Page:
Ultrasound or fluoroscopy guided injections are injections where the drugs, in most cases steroids or local anesthetics, are administered with the guidance of medical imaging techniques. Ultrasounds provide real-time images of internal body structures such as bursae, joints, muscles, nerves or tendons; whereas fluoroscopy provides real-time images of bones. This visual guidance is used when injections need to be given at very specific locations.
Ultrasound pictures are made by using sound waves. Fluoroscopy uses a C-arm or fluoroscopy unit to generate real time images that allow injections to be performed with great accuracy and gentleness. The C-arm allows the spine to be explored. It uses X-rays to obtain images.
Ultrasound or fluoroscopy guidance allows the direct visualization of the tip of the needle in real-time as it pierces the skin and enters the target site, such as epidural space, facet joint, or knee or shoulder joints. This increases the accuracy of the injections. This is the current standard of care when performing pain injections because more precise injections are usually more effective. Without this visual guidance, injections are more prone to misplacement, potentially even occurring in the wrong region.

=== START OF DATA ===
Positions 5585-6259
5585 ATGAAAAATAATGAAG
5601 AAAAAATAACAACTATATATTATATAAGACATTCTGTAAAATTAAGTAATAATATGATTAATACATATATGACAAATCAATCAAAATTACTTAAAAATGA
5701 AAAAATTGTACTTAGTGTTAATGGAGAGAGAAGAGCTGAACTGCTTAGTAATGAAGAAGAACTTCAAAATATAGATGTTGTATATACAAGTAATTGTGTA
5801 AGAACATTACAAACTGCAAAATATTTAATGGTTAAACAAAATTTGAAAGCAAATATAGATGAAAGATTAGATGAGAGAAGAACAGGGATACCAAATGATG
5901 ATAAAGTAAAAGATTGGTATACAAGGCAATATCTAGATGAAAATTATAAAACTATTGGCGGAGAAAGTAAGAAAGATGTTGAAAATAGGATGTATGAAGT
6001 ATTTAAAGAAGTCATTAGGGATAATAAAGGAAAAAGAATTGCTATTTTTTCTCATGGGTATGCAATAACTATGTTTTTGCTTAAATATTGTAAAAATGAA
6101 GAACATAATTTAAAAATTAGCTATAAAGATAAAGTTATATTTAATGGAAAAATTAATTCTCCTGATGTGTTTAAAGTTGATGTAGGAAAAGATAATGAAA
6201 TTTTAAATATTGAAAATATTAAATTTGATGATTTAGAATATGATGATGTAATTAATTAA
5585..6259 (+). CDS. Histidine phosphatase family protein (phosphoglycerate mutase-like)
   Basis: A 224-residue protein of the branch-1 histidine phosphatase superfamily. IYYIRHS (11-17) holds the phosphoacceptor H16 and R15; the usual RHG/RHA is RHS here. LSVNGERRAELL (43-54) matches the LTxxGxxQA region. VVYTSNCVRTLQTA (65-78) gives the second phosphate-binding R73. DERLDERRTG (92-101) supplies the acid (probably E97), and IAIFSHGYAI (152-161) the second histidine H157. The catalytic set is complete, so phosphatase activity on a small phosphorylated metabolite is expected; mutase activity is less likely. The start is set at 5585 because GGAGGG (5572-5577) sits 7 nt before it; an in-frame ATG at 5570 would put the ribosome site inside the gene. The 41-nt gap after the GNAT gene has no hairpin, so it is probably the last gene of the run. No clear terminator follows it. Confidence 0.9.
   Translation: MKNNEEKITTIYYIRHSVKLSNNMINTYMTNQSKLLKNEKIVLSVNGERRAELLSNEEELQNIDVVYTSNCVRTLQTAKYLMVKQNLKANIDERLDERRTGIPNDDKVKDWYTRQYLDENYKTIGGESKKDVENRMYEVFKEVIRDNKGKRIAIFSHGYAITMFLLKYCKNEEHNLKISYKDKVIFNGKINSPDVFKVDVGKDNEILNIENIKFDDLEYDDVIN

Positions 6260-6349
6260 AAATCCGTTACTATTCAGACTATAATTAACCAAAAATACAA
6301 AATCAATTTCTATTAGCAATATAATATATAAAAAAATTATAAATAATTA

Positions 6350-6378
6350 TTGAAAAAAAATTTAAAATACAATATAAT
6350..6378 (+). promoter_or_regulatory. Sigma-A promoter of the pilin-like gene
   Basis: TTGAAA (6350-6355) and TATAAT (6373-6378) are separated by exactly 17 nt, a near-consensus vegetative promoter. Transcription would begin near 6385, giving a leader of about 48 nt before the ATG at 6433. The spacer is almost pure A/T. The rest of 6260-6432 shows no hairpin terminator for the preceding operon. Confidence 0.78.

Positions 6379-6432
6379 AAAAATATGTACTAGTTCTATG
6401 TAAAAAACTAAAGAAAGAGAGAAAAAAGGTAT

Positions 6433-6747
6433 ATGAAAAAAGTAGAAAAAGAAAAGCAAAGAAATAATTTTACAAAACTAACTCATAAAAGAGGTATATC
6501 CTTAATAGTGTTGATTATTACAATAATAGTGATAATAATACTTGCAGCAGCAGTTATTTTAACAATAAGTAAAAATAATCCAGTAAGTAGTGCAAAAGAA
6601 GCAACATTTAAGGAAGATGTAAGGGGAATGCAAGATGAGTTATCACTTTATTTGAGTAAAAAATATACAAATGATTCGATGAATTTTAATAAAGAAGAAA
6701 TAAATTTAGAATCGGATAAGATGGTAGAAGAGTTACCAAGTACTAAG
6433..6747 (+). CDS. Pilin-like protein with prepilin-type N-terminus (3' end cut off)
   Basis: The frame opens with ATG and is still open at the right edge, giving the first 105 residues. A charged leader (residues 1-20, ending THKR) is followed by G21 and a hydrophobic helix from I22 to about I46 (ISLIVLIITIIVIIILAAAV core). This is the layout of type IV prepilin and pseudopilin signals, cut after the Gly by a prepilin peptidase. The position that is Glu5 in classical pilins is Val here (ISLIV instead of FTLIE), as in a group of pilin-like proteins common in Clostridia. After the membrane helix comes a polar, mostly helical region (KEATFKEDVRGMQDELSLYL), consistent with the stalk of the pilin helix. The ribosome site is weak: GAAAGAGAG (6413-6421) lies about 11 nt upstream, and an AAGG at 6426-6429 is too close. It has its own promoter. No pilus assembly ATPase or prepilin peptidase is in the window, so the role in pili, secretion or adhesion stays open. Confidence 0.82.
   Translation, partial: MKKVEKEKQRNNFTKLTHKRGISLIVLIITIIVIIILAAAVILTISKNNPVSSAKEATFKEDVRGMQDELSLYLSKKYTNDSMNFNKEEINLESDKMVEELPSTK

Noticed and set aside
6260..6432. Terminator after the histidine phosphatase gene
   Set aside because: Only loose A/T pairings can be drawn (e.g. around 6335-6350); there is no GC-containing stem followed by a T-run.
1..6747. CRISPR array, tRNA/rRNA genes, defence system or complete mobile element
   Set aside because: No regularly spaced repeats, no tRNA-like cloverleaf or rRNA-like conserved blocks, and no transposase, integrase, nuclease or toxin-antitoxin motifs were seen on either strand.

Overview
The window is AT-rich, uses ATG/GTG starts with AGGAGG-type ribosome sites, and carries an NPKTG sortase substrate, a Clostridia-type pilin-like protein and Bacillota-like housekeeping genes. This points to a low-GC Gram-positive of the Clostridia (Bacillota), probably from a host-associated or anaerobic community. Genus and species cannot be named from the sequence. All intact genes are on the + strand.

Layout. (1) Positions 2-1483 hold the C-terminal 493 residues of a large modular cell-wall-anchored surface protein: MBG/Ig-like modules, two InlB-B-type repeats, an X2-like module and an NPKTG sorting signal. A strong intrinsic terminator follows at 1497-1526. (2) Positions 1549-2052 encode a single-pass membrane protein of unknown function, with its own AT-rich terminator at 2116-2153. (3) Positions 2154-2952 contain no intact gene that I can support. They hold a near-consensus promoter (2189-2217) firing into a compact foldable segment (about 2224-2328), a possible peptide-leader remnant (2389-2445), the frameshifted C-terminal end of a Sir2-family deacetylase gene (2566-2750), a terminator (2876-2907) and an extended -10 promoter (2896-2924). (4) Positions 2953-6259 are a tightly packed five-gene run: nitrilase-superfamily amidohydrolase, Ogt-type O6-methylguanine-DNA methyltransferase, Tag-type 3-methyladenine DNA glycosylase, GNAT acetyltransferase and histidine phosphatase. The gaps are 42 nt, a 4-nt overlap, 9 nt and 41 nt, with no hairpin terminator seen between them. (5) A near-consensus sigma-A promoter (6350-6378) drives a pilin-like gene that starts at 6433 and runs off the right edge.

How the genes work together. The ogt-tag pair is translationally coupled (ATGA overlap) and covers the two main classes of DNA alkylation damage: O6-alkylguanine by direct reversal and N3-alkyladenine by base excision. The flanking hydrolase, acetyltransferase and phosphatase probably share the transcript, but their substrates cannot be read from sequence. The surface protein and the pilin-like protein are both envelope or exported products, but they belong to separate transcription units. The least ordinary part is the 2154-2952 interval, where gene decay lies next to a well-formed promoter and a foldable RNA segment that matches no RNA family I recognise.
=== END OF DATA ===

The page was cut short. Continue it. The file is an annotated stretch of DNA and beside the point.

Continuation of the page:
Ultrasound or fluoroscopy guided injections are used in the treatment of multiple pain conditions that require an injection of local anesthetics, steroids, plasma-rich platelets or stem cells. The physician numbs a small area of skin with an anesthetic. After the area is numb, the physician uses ultrasound or fluoroscopy to direct a very small needle into a joint, epidural space or facet joint.